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ASP.NET MVC ActionFilter: Custom Authorization

While the AuthorizeAttribute is great for forms authentication, there's always a number of ways to authorize a user. Today, I'll go over a template for a custom authorization ActionFilter.

August 5th, 2015 • MVC •
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A while back, I posted my top 5 favorite ASP.NET MVC Action Filters and enhancing your controllers with ActionFilters, but honestly, it doesn't matter which ActionFilter I pick. I just love the idea of ActionFilters. They are just so simple and powerful...and pretty darn cool!

For example, if you want to protect a certain section of your website, you place an [Authorize] attribute on an ActionResult method in your controller. If someone comes to your website and they try to hit that page and they aren't authorized, they are sent to the login page (Of course, you need to modify your web.config to point to the login page for this to work properly).

Last week, I received a question about how to create an authorization attribute for a website that uses something different than Forms Authentication.

So today, I will provide a simple template for building your own Authorize attribute. How you want to authenticate that user is up to you.

A 30-Line example

A quick note: ActionFilters use the HttpContext heavily to modify either redirects or modify specific output of HTML. From what I've heard about the new release of Visual Studio 2015, I'd like to know how HttpContext is handled inside of Core since the 30MB footprint of System.Web is removed from Core.

Do we still have an HttpContext in Core? If so, is it a stripped down version of HttpContext?

While I haven't played with Visual Studio 2015 yet, I've heard that it may be a good idea to hold off using .NET 4.6 for now.

Since I don't know if this example will work with Visual Studio 2015, stick with Visual Studio 2013 and this example should work fine.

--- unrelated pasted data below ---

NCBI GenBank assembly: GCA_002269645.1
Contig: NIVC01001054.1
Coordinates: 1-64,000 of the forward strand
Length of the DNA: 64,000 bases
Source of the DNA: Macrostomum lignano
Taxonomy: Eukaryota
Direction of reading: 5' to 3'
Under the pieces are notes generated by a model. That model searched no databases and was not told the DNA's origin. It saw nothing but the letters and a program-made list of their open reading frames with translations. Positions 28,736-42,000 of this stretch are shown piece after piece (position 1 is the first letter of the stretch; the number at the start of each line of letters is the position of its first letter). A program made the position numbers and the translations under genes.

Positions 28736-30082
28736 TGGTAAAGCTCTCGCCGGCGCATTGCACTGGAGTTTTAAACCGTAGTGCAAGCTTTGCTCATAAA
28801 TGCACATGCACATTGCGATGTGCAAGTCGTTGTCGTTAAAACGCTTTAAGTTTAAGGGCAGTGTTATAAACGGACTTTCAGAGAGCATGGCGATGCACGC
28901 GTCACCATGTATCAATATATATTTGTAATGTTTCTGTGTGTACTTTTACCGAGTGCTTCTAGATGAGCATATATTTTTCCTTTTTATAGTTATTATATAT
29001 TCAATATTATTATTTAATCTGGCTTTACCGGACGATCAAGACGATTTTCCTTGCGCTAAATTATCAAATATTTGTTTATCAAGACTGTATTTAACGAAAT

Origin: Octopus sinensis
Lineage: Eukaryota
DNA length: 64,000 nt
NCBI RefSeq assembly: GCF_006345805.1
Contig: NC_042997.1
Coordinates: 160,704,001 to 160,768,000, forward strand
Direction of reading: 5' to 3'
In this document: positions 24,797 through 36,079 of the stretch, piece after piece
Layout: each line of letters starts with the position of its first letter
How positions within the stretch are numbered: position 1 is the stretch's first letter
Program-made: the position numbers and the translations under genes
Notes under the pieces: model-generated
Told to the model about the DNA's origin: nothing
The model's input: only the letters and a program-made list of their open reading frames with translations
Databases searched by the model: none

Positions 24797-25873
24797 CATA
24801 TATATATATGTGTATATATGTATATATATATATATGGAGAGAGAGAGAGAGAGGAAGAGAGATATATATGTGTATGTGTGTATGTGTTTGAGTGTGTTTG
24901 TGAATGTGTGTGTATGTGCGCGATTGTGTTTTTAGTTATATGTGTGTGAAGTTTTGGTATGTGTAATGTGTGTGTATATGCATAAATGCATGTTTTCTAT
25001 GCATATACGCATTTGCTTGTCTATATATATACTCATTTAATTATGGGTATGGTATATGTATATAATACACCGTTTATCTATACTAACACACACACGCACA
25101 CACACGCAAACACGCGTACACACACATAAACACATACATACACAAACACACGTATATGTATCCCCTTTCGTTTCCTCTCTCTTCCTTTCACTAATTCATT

public class RequiresAuthenticationAttribute : ActionFilterAttribute
    public override void OnActionExecuting(ActionExecutingContext context)
        var httpContext = context.HttpContext;
        if (!httpContext.User.Identity.IsAuthenticated)
            if (httpContext.Request.Url != null)
                var redirectOnSuccess = httpContext.Request.Url.AbsolutePath;
                var urlHelper = new UrlHelper(context.RequestContext);
                var url = urlHelper.LoginUrl(redirectOnSuccess);
                httpContext.Response.Redirect(url, true);

There are two kinds of events for ActionFilters: OnActionExecuting (before the ActionResult is executed) and OnActionExecuted (after the ActionResult is executed). For our purposes, we will override the OnActionExecuting.

First, we check to see if the user is authenticated and if we have a Url.

If everything is OK, we grab the absolute Url from the request.

We also create a UrlHelper based on the RequestContext to get our Url for the Login page while passing in our "ReturnUrl."

NOTE: If you need a refresher on UrlHelpers, look over my post on ASP.NET MVC Url Helpers: Catalog Your Site.

Finally, we immediately redirect the user to the login page.

To use this ActionFilter, you apply it to either all of the ActionResults (page methods) in your controllers that you want protected or attach it to a controller to protect all of the methods in the controller.

public ActionResult Posts(int? page, int? pageSize)
    return View(_factory.GetViewModel<BlogControllerPostAdminViewModelPageData>(this,
        new PageData {PageNumber = page, PageSize = pageSize, TotalRecords = 0}));


This template is completely open-ended and can be used for Windows Authentication, ActiveDirectory, Cookies, or HttpContext.Items. They can all be used for authenticating your users.

As you can see, ActionFilters are very versatile, small, and powerful.

What's your favorite ActionFilter? Is it an existing one or did you create one? Post your comments below.

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Jonathan Danylko is a freelance web architect and avid programmer who has been programming for over 20 years. He has developed various systems in numerous industries including e-commerce, biotechnology, real estate, health, insurance, and utility companies.

When asked what he likes to do in his spare time, he replies, "Programming."

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